Anne Marie Keary , Course leader, Body and Intersectionality, Minster Centre, London
In Different Bodies, Nick Totton takes the bubbling concerns, challenges, identified and unidentified blindspots in perceptions of bodies, gathers the threads and pulls the whole concept of embodiment forward in one agile movement. This book is deft, provocative and refreshingly alive in its engagement with the fast-developing field of thinking about diversity. This is an astute synthesis of ethics, therapy, social justice, philosophy, feminism, queer thinking, anti-racism, disability theory, neurodiversity research, literature, political analysis, ecology and much more… Totton manages the extraordinary feat of being both erudite – with a stunningly broad range of references – and yet very down to earth and clear in his writing. He addresses the complexities, contradictions, and the endemic prejudices that have shaped our modern culture. But – to use his image – he is willing to pull down the statue. He re-examines the foundations and proposes – with humility and full acknowledgement of others’ contributions – new ways of thinking and languaging around many aspects of diversity. This is a book everyone needs to read – it goes so wide that I guarantee no one can say they understand all this or they have heard it before. Nick Totton brings into the foreground the voices of a dynamic, articulate, colourful, rebellious and celebratory countermovement. This is a radical updating of what embodiment means and can be.
Roz Carroll, co-editor of What is Normal? Psychotherapists Explore the Question
Different Bodies is an invitation and clarion call to go beyond questioning and reflecting into a far deeper and more vulnerable place of confronting our own pictures and ways of processing. Nick brings everything he has to this invitation – his passion, strength, determination to understand more, his humility and his humanity. He also brings a compassionate understanding of how he, you, they and I can struggle to embrace our much-needed relational development. I experience his book as inviting me into the unknown, over and over. It is a glorious and difficult challenge, framed in the honouring of many writers, thinkers and activists and moving what is seen as the marginal to the centre. I am deeply grateful for Nick's critique and his support for us all to do better.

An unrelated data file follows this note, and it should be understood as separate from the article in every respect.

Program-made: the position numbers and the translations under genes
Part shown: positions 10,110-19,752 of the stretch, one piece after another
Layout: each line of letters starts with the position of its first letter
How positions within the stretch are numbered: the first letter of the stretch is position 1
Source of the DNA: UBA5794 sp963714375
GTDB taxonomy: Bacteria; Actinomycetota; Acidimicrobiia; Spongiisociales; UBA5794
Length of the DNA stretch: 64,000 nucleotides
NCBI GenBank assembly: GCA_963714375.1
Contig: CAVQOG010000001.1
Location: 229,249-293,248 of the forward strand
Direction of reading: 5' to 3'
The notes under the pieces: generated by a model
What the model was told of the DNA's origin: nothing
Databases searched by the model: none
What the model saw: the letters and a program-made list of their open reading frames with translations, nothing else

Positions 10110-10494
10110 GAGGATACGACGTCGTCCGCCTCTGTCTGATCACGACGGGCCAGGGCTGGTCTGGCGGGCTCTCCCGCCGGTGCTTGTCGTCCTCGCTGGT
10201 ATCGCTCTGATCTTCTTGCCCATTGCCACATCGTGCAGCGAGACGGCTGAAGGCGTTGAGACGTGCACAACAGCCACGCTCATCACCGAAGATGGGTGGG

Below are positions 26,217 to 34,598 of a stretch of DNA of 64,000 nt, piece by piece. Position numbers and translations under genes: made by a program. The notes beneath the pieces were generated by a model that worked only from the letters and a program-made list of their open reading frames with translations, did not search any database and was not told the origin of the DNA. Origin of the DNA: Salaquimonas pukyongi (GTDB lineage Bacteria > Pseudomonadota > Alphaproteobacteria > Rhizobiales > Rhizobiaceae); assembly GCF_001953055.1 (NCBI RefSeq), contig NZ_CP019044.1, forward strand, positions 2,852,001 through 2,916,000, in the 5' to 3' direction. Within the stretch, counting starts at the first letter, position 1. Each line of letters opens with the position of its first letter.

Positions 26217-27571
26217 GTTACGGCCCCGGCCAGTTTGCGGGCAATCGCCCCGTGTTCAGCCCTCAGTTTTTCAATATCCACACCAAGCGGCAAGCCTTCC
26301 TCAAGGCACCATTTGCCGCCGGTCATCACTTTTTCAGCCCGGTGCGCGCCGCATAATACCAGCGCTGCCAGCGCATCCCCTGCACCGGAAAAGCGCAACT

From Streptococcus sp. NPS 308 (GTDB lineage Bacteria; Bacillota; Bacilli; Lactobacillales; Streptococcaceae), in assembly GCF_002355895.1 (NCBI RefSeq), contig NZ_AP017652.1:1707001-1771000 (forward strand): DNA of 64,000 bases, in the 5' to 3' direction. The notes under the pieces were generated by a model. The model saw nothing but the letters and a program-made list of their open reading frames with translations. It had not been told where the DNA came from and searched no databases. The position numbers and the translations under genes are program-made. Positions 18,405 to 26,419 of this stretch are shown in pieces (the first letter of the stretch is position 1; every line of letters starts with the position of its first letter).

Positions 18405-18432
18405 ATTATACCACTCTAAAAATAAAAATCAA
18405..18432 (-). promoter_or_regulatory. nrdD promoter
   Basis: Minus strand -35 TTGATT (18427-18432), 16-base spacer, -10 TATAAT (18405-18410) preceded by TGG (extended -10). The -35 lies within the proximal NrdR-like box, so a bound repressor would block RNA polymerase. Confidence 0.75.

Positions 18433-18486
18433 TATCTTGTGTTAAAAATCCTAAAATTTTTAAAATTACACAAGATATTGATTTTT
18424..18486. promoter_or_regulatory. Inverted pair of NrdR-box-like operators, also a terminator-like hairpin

Carmen Joanne Ablack, President of European Association for Body Psychotherapy and Director of Psychotherapy Gestalt Centre London
Nick challenges our concepts of normality, normal bodies, normal brains, normal genders and invites us to examine ourselves, rather than focus on others. Exploring gender and neurodiversity is very on-point, and for therapists this is absolutely essential reading right now. The book is informative and challenging. Heartily recommended! Especially if you are cisgender, heterosexual and neurotypical.
Dominic Davies, trainer, clinical sexologist and practice consultant, founder of Pink Therapy
Nick Totton’s Different Bodies is a welcome contribution to psychotherapy. It invites us to question what counts as normal and how ideas about normality impact psychotherapeutic work with clients. Using critical race theory, disability studies, queer theory, transgender studies, body and animal studies, Totton asks what it means to be human. He advocates for a turn to animals and animal studies along with nature to displace ‘human supremacy’ in the psychotherapeutic encounter. This book will be of interest to psychotherapists interested in ethics, environmentalism. and social justice. It will also appeal to those who live by choice, or necessity, outside and apart from white, masculine, cisgender, able-bodied, and heterosexual ideas about normality.
Sheila L. Cavanagh, Professor at York University, Ontario